After a great discussion with Armies, I ended up going through mental checklist of innovation in recent high profile, big budget MMOs (as I scootered home from work...likely not the best time to be day dreaming!). You can read Armies' comments below this post.
I originally posited that most big budget MMOs are not very innovative because publishers believe there isn't much market for them and, given how few innovative MMOs have done well, that they may be right. However, Armies points out that when it comes to innovative big budget MMOs, we have a bit of a chicken and egg problem. Most of them tanked, but most of them also had serious issues at launch that had nothing to do with whether they were innovative.
After giving it some thought, I think he is essentially correct. We haven't really had enough good test cases to know what kind of market there is for a big budget MMO that strays from the Diku MUD formula of Everquest. And that's a damn shame.
WoW, and more recently LoTRO and WAR hardly innovated at all, and all did fairly well. Well OK really insanely well in the case of WoW. However, two of them also lacked major issues at launch to hold them back. The exception, WoW, was unplayable for many users around the first month of launch. They didn't give out that free month of sub time for giggles.
So WoW, at least, did have a major issue at launch, didn't innovate much, and reset the bar for what can be achieved (in terms of subs) by an MMO. That does sort of support my "gamers are mindless sheep and publishers are right to not innovate" theory. Counter to that, the biggest issue WoW had at launch was that too many folks wanted to play. In terms of the basic design and mechanics.... once you were actually playing and lag free the game was nearly flawless (which, as Armies points out, could in itself be seen as an innovation for the time). So make of that example what you will.
Lets look at some of the counter examples. MxO, AoC, DDO, and TR strayed from the core Diku MuD design (at least in terms of the combat system), and all tanked. But all also had serious issues at launch. TR ran like ass on average gaming PCs of the day. Even the developers admitted a few months after launch that the bulk of users were using the lowest settings. AoC and MxO had too many issues to even list. Even DDO, while not particularly broken at launch, had a core design that to many of us looked a bit insane on paper (it turns out we were right).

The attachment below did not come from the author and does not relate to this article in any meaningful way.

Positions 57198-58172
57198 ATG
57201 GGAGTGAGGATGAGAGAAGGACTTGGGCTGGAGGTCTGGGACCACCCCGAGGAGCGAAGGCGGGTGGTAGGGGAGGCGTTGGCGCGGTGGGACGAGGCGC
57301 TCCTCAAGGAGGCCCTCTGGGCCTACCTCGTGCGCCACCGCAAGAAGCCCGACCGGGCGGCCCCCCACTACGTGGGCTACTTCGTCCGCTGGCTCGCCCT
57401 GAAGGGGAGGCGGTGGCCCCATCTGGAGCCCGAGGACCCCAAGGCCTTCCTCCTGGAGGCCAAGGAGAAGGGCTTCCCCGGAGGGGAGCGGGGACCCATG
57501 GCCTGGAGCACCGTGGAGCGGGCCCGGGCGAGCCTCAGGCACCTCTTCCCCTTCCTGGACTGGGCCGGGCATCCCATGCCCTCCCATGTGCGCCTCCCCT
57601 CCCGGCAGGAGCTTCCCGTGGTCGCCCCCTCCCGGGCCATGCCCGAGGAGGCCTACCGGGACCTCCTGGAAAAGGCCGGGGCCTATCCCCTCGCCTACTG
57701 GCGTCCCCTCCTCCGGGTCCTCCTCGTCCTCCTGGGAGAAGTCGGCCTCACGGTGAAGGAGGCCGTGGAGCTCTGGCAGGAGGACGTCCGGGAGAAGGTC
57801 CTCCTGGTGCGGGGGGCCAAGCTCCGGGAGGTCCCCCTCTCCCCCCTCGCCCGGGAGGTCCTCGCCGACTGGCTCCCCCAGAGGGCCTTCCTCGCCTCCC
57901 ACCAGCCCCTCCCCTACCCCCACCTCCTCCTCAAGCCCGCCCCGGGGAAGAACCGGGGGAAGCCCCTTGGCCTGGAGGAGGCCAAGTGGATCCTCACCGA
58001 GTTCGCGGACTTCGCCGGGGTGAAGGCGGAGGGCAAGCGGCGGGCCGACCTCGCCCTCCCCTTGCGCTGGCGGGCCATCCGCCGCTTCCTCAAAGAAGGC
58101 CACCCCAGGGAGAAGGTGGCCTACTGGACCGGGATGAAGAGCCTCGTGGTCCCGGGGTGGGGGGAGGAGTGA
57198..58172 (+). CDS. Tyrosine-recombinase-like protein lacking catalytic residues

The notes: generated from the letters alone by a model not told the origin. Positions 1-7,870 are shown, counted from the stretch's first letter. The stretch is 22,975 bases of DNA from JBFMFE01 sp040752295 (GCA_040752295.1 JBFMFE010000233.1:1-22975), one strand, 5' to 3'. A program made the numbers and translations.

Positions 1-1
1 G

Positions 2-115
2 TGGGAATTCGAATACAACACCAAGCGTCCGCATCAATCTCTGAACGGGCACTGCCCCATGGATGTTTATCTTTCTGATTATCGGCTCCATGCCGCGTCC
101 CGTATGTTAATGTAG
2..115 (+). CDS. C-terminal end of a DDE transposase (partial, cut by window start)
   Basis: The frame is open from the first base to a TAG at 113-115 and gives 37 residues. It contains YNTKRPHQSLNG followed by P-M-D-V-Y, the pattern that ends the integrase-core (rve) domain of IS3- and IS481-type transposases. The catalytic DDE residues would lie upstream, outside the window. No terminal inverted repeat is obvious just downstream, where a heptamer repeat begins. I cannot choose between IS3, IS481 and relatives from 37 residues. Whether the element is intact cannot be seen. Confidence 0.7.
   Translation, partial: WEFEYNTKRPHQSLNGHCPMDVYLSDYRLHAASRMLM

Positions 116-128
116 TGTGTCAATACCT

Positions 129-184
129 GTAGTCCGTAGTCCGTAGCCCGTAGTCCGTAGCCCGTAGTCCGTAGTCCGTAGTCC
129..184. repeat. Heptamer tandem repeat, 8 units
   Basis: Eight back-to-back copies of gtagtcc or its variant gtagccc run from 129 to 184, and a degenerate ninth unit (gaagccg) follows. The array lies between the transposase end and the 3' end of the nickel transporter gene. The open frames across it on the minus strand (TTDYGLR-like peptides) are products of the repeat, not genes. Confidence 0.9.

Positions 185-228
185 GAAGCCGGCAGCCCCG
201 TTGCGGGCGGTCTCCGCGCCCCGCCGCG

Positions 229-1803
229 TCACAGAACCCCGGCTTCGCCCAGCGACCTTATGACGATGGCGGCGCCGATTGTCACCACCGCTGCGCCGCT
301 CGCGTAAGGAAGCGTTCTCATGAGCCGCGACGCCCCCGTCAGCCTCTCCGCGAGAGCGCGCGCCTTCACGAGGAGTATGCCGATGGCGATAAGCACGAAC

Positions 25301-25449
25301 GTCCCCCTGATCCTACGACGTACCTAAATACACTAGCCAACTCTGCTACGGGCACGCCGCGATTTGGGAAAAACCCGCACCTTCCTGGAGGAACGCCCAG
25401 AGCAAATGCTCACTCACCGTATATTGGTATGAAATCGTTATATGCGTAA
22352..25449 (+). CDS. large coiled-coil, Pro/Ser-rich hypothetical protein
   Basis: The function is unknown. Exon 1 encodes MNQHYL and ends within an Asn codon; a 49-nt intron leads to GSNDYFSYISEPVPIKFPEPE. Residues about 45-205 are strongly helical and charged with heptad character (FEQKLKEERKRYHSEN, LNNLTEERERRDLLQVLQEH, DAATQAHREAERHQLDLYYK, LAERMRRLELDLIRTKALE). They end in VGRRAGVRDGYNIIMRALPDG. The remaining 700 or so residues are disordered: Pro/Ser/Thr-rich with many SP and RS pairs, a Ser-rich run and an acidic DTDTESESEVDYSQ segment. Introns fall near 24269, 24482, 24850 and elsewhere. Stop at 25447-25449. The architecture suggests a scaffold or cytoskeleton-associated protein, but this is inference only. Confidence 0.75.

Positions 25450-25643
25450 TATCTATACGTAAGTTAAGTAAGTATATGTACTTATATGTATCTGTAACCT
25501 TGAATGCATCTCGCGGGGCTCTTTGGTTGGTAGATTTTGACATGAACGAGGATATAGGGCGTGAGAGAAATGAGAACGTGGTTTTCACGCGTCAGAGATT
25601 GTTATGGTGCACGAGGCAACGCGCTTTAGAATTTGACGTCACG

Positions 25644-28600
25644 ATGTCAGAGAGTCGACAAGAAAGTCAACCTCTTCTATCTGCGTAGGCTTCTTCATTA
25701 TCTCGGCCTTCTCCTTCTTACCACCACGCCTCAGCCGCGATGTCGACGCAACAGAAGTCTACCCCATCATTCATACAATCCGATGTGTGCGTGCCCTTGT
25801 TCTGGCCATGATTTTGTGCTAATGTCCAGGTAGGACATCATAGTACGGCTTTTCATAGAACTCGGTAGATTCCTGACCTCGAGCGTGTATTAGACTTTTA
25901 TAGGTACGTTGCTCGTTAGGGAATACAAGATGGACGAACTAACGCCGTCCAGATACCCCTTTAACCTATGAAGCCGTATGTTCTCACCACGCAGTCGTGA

Launch CoH had a lot of innovations in terms of character design (the mix and match power sets design remains a personal favorite among MMOs), but few in terms of actual gameplay. Unless you can call stripping an MMO down mostly to combat an innovation. Regardless, it had a smooth launch and did pretty well. Subsequent updates have made it one of the more innovative MMOs on the market. Day jobs, user generated content, oddball crafting system that lets you create temporary powers and costume pieces. However, these don't seem to be affecting subs much. It's been hanging in the "highly successful but not a WoW killer" territory with FFXI, EQ II, LOTRO, and WAR (and now EVE) pretty much since launch.
EVE had a fairly smooth launch (or so I understand, I wasn't there), and was highly innovative. Even daunting. However it also started off as a niche product. After several years it has slowly worked it's way up to the same territory as other moderately successful sub based MMOs. It now seems to be among the top five sub based MMOs in the western market. Very successful for something that started out as a niche product for the ultra hardcore. But perhaps not too enlightening about the overall market.
So where does that leave us? Is there a 200-500K market for a polished innovative MMO? Who can say. However, after the failure of so many high profile MMOs that strayed from the EQ/ WoW formula, I very much doubt that we are going to see a truly innovative MMO from a major publisher in the next few years. Maybe Bioware, or even Blizzard, is about to shock me. However, I have my doubts.